Thanks to Humanization, many pet owners are shifting from “high quality (for pets)” to “humanised.”
People’s willingness to go to great lengths to protect their pets has grown stronger in recent years. Pets are increasingly being viewed as members of the family by many pet owners, and the trend is expected to continue.
This development is in line with the rise in popularity of high-end pet food options such as nutritious treats, specialised formulas, and other high-end options.
Many pet owners are shifting from “high quality (for pets)” to “humanised.” That is, they want pet food options that address the same health concerns currently driving human food production, such as artificial preservatives and genetically modified substances.
Pet owners have stated that they would give up some luxuries if they had to provide their pets with high-quality food that included the elements that are essential to them. Consumers want “humanised” pet foods, so how can manufacturers meet this demand?
Choosing the right food can be a daunting task. Quite a bit. It might be difficult to tell the difference between marketing hype and true advantages. Human-grade dog food is one of the most talked-about possibilities.
What is human-grade dog food?
To address this, we must first distinguish between “edible” and “inedible” items (it has nothing to do with how the food tastes). Edible foods are made with ingredients and methods that have been evaluated by the FDA for their safety in human consumption. Human-grade foods are the result of this. To assure their safety, they are thoroughly regulated at every stage of food production and distribution. Inedible foods, often known as “feed-grade” foods, contain elements that are not suitable for human consumption, such as poultry by-products. Even though they are not safe for human consumption, they can be used to make pet food. In terms of quality control, feed-grade isn’t necessarily riskier, but it’s not as strictly regulated as food grade
Pet foods labelled “human grade” are held to a higher level than those that don’t. For a product to be considered human-edible, all of its ingredients must be human-edible, and the product must be prepared, packed, and kept in line with federal standards in 21 CFR 110, Current Good Manufacturing Practice in Manufacturing, Packing, or Holding Human Food. Dehydrated, freeze-dried, fresh-cooked, or frozen, human-grade pet foods are some of them.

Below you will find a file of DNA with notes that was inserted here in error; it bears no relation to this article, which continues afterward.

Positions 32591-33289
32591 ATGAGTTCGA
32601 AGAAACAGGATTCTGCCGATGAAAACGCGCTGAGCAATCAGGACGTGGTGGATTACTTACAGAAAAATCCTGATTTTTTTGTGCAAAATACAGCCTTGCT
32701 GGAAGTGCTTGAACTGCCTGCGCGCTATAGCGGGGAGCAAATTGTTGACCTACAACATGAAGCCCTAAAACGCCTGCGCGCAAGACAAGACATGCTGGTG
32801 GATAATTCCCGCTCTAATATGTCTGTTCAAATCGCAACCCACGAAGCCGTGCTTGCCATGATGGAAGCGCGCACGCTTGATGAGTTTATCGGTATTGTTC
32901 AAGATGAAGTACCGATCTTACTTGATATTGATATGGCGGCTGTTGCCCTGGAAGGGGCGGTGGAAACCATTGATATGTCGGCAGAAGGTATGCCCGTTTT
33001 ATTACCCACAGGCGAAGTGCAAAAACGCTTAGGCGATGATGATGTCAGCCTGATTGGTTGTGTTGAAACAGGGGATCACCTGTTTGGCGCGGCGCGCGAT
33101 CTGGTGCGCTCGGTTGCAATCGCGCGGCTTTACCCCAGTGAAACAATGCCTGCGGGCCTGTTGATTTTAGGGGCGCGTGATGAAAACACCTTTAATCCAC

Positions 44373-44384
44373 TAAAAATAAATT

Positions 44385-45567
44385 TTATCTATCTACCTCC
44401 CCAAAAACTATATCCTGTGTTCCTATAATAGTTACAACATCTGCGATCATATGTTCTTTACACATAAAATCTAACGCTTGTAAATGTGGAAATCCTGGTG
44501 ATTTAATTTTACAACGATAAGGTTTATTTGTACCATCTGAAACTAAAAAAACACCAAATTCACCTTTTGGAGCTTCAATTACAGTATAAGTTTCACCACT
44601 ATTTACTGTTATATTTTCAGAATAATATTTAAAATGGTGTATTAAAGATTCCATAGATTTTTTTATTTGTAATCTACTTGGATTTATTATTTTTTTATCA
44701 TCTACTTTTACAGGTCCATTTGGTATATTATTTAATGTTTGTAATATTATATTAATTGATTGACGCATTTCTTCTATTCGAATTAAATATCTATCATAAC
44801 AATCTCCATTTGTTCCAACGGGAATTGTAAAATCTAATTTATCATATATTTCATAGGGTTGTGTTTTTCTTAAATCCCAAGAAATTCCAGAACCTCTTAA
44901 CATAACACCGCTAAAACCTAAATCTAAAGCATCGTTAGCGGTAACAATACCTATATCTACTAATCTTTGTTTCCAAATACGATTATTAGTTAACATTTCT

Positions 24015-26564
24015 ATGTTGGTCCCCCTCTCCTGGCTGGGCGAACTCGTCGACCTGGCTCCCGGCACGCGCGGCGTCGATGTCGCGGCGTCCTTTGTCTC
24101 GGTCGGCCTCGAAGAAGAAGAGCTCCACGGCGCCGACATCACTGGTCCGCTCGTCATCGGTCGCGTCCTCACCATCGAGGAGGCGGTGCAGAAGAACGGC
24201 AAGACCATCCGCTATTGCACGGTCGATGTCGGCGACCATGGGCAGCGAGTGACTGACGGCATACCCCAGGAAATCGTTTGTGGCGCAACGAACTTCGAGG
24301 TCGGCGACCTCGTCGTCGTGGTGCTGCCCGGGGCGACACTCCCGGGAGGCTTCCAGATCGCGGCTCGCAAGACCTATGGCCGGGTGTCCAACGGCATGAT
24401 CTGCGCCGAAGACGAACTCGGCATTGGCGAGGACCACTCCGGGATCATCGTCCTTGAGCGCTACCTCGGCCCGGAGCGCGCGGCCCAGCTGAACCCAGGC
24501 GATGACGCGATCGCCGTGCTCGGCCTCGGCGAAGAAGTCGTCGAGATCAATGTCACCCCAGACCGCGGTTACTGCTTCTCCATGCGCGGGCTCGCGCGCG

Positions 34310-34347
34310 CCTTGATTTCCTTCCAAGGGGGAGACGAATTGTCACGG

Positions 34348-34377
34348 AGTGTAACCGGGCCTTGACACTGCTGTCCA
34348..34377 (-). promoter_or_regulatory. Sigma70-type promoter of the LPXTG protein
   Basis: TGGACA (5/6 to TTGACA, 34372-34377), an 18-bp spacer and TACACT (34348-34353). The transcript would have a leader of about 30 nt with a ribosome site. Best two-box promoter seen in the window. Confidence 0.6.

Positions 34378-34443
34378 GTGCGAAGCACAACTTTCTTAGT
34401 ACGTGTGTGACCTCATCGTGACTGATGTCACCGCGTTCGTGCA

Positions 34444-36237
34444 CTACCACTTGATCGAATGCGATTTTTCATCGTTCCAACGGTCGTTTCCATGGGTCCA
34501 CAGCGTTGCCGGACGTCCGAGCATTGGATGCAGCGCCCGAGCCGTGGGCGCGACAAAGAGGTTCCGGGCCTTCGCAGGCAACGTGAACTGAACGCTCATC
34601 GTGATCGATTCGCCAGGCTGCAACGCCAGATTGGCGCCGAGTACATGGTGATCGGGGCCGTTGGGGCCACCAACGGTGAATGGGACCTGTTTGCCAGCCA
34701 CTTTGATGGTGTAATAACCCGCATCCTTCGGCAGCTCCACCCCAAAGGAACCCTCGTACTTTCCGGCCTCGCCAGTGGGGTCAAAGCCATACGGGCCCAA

The term “human-grade ingredients” may appear on the label of some pet meals. To put it another way, the food’s raw ingredients may be of human-grade quality, but the completed product has been tampered with in some way that prevents it from being classified as such. Such a product might contain human-grade components, but it would be manufactured in a pet food plant.
Is human-grade dog food better for pets?
Allergies and stomach problems can be eliminated by using only high-quality, whole-food components in dog food.
Does it truly make a difference to use components of this quality level? Positive signs abound. Despite the lack of many studies comparing human-grade dog food to feed-grade kibble, the current data is encouraging. It has been observed that moderately-processed chicken has more amino acids available (a measure of protein quality) than rendered poultry meal (which is commonly used in feed-grade pet food). Another study found that human-grade dog food had a higher digestibility than kibble. Both studies show that human-grade pet food has a high nutritional value.
In research conducted in 2016, “humanization” in pet food has some restrictions. Exotic pet food flavours aren’t likely to appear in the pet aisle anytime soon because consumers aren’t convinced that pets have the same wide-ranging tastes as people. My conjecture is to the contrary. In the last few years, the expectations from pet parents have changed rapidly and have changed. They would expect diverse tastes and far more exciting flavours than what is available (case in point – treats with exotic shapes and flavours are doing very well).